A similar background, same levels of education, similar industries, matching personality types …

No, no and no again.

The thought leaders I’ve worked with over the years couldn’t be more different if they tried. They’ve varied from financial and tech geeks educated in the state school system, marketing professionals determined to make their profession more ethical to people born with a silver spoon in their proverbial mouths who have a burning desire to support the underdog.

They come from across the broad swathe of industries, are both introvert and extrovert, warm and giving and brutally direct and analytical.

However, thought leaders have certain qualities in common:

  • They have a highly defined purpose. They know what they stand for, what they are trying to do, where they need to go and in many instances, how that journey will unfold.
  • They are passionate about what they do. They are working hard at changing the world in some way, either by developing new models and methods of doing business, applying new technologies to the workplace or taking a stand on an issue and changing hearts and minds.
  • They are genuine subject matter experts. They are knowledgeable individuals who’ve earned their stripes in the field or devoted their careers to researching their special interest topic. They have knowledge others simply don’t have.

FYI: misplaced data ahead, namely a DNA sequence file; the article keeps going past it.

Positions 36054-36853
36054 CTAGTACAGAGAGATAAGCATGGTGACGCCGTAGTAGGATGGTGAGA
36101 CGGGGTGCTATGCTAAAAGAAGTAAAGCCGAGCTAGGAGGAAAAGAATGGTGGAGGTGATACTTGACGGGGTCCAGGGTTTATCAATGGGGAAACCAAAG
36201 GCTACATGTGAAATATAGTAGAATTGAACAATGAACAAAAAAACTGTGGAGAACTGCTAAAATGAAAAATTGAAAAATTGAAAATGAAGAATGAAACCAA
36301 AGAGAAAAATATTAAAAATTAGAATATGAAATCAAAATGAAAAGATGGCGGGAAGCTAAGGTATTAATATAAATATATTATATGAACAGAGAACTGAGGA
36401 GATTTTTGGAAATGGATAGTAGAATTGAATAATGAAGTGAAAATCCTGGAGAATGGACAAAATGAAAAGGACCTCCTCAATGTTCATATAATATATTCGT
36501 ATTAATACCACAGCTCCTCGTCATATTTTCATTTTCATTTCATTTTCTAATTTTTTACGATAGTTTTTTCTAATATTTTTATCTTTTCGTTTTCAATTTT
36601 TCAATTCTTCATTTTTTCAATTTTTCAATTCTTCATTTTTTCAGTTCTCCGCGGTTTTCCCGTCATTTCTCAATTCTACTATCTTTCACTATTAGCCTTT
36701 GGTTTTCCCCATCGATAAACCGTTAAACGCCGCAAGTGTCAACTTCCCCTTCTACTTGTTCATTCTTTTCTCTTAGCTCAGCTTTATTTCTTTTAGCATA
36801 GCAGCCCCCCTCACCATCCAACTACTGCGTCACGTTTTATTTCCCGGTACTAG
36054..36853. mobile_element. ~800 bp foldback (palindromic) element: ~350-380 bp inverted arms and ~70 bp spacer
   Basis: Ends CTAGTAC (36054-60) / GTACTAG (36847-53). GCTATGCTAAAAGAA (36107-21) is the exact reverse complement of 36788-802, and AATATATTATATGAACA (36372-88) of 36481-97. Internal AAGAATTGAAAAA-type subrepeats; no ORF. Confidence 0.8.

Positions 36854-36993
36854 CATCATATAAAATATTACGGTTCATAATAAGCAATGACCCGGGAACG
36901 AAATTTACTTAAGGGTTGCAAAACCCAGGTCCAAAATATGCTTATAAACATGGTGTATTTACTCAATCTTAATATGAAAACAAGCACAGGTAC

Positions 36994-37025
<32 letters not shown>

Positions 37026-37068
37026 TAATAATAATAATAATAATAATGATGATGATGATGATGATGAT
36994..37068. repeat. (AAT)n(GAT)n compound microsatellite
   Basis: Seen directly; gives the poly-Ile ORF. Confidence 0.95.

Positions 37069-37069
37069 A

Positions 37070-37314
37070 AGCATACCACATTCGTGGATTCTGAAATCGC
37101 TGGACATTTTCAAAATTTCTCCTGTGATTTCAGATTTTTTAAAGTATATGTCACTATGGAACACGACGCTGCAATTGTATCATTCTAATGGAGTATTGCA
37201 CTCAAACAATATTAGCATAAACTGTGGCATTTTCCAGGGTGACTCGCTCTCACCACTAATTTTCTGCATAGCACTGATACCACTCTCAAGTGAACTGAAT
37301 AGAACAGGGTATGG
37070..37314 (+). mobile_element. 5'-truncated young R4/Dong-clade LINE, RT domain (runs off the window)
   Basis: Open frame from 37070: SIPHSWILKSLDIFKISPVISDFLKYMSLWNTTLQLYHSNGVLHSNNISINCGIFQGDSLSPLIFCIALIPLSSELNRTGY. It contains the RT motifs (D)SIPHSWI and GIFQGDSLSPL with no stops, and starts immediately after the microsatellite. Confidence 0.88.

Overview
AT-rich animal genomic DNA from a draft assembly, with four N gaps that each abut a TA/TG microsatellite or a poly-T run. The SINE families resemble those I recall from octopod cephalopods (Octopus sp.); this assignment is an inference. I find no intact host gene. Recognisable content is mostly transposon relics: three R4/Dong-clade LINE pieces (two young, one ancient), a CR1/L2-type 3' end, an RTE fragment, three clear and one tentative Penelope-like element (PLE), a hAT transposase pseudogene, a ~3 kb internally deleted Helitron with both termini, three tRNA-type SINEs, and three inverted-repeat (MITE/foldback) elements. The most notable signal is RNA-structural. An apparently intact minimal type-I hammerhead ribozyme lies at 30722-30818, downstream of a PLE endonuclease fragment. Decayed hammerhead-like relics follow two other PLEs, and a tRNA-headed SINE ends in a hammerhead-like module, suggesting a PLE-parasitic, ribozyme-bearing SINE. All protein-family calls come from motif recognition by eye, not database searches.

• They’re hugely curious. They’re constantly asking questions, learning new things, reading voraciously and doggedly determined to remain ahead of the pack in their areas of expertise.
  • They’re courageous. They’re willing to be controversial, confrontational, challenge the status quo and are more than happy not to toe the corporate line. They’re not afraid of criticism and simply see it as part of doing their job.

Of these qualities, having a distinct and well-defined purpose is without a doubt the most important.

For our best known thought leader and visionary, Sir Richard Branson, his purpose is very much about shaking up industries where he believes consumers are getting a raw deal, while for SpaceX founder and Tesla product architect, Elon Musk, it is about helping to reduce global warming  and  via space-travel, the risk of human extinction.

For Australian serial entrepreneur and co-founder of the personal finance comparison site finder.com.au, Fred Schebesta, it is about helping people save money and take the stress out of choosing financial products, such as credit cards, home loans and savings accounts.

While we don’t expect you to be the next Richard Branson, Elon Musk or Fred Schebesta, having the right stuff will help reduce pot-holes, smooth out the surfaces and make your thought leadership journey infinitely easier.

If you are interested in learning more about thought leadership and the processes and steps involved, do register for our next two-hour Thought Leadership Workshop on Tuesday 18 July at Hub Southern Cross, Level 2, 696 Bourke Street, Melbourne CBD.

To register, click here:  

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